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Now Hear Christopher Nolan Explain Why You Can’t Hear Interstellar‘s Dialogue

Don't worry. We'll ask him to speak up.

christopher-nolan-interstellar

There’s been some controversy over Interstellar‘s sound mix making some of the movie’s dialogue pretty much inaudible over music and/or eardrum-piercing sound effects. Well, tough. That’s how Christopher Nolan wanted it—eardrums be damned.

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Nolan told The Hollywood Reporter:

We made carefully considered creative decisions. There are particular moments in this film where I decided to use dialogue as a sound effect, so sometimes it’s mixed slightly underneath the other sound effects or in the other sound effects to emphasize how loud the surrounding noise is. It’s not that nobody has ever done these things before, but it’s a little unconventional for a Hollywood movie.

Broadly speaking, there is no question when you mix a film in an unconventional way as this, you’re bound to catch some people off guard, but hopefully people can appreciate the experience for what it’s intended to be.

Or:

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-Christopher Nolan

Though to be honest, I understand where he’s coming from. Most of the time I felt confident that the dialogue going on in incredibly loud scenes was meant to be a little unintelligible, and to me it perfectly conveyed the panic and confusion. The one scene where it really stuck out was It didn’t come across to me that the quiet dialogue was due to character emotions rather than technical issues, and the outcry about the “bad” sound mix is probably indicative of the fact that I wasn’t alone.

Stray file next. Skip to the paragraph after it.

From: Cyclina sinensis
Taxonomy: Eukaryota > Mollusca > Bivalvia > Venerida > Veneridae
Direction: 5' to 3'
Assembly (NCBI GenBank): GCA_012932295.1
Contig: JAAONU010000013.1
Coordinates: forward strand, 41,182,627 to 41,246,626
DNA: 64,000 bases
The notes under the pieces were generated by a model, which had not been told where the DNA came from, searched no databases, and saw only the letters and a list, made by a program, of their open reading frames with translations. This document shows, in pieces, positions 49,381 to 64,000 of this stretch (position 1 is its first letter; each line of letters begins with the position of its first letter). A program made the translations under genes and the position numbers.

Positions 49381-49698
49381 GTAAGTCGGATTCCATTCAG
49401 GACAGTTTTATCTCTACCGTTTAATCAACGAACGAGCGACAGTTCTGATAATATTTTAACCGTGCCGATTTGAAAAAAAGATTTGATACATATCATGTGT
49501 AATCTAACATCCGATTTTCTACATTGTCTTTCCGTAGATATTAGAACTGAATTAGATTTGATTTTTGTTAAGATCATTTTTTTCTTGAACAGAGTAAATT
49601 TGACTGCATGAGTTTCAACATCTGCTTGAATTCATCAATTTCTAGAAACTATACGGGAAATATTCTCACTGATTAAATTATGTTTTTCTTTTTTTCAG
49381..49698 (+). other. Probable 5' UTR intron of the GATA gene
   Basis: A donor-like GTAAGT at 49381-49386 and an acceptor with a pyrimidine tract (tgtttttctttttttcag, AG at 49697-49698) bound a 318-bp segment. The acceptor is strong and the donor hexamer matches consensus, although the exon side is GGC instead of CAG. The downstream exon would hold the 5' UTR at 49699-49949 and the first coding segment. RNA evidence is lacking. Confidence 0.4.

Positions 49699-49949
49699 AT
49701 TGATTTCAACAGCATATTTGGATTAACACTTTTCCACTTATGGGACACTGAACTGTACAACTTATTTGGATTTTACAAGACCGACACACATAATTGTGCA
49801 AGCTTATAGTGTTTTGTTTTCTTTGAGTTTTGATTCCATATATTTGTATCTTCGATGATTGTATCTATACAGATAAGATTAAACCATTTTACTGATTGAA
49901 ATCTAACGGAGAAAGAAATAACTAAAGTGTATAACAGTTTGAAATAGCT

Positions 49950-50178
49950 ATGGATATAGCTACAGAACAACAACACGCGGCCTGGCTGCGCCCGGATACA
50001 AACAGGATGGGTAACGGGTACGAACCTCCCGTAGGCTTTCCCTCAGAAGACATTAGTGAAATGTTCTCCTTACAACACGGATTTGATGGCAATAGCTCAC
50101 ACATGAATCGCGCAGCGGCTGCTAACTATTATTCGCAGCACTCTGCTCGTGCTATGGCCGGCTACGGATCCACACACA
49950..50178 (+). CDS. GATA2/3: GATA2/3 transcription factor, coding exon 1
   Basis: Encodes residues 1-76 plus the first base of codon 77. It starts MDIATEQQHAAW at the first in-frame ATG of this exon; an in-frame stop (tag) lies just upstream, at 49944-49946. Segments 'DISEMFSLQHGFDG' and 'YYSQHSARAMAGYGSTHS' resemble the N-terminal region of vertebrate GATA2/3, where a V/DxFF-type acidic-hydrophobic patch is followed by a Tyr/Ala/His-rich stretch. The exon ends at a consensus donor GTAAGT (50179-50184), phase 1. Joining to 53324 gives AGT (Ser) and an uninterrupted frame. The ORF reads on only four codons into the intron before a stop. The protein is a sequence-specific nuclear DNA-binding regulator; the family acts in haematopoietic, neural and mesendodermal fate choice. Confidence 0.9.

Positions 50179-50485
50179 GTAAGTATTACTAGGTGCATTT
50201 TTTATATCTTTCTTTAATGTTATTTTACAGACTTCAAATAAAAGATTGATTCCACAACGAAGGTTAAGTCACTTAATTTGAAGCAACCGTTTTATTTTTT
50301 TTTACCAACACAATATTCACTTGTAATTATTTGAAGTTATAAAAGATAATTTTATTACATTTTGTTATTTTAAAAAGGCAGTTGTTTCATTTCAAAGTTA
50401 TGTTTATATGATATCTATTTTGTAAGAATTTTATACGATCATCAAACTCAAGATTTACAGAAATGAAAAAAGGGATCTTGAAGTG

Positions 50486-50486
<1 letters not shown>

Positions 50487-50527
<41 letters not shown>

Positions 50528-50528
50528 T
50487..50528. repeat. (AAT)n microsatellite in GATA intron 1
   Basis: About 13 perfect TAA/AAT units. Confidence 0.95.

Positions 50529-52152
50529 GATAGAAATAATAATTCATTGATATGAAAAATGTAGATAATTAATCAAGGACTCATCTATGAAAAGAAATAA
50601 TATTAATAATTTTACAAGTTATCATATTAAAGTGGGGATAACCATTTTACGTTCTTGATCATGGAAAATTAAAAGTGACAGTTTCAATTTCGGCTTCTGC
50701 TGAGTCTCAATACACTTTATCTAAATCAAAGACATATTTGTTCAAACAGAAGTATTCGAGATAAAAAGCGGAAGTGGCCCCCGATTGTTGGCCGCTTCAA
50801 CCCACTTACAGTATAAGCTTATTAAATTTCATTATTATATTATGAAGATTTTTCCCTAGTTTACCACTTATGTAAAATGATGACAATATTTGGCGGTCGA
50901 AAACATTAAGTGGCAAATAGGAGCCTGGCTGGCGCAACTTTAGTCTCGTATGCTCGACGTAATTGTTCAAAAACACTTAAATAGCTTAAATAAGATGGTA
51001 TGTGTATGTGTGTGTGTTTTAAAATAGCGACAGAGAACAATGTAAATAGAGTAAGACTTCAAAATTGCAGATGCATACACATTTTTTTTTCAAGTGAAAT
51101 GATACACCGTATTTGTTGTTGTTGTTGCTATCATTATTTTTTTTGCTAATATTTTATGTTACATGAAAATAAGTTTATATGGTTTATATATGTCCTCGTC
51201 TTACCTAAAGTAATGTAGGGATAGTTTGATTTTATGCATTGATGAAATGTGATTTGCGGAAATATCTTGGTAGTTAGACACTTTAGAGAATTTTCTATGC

Nolan went on to explain his artistic vision, saying:

I’ve always loved films that approach sound in an impressionistic way and that is an unusual approach for a mainstream blockbuster, but I feel it’s the right approach for this experiential film,” the director said. “Many of the filmmakers I’ve admired over the years have used sound in bold and adventurous ways. I don’t agree with the idea that you can only achieve clarity through dialogue. Clarity of story, clarity of emotions—I try to achieve that in a very layered way using all the different things at my disposal—picture and sound.

If you’re going to be bold and do something that a “Hollywood movie” wouldn’t normally do, it’s important to make sure the audience gets it. For all the beating people over the head with drawn out scenes of how the plot tied together, Nolan was a little sparing on making sure viewers understood his sound-mixing choices, which is probably the reason so many people just thought it was just bad sound.

Although, I wouldn’t have minded if the sound cut out a bit more during Anne Hathaway’s speech about love maybe being another dimension so we didn’t have to hear it. Keeping the audience from hearing those lines is something I definitely would’ve read as intentional.

(via /Film)

Previously in Interstellar

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Dan Van Winkle
Dan Van Winkle (he) is an editor and manager who has been working in digital media since 2013, first at now-defunct <em>Geekosystem</em> (RIP), and then at <em>The Mary Sue</em> starting in 2014, specializing in gaming, science, and technology. Outside of his professional experience, he has been active in video game modding and development as a hobby for many years. He lives in North Carolina with Lisa Brown (his wife) and Liz Lemon (their dog), both of whom are the best, and you will regret challenging him at <em>Smash Bros.</em>

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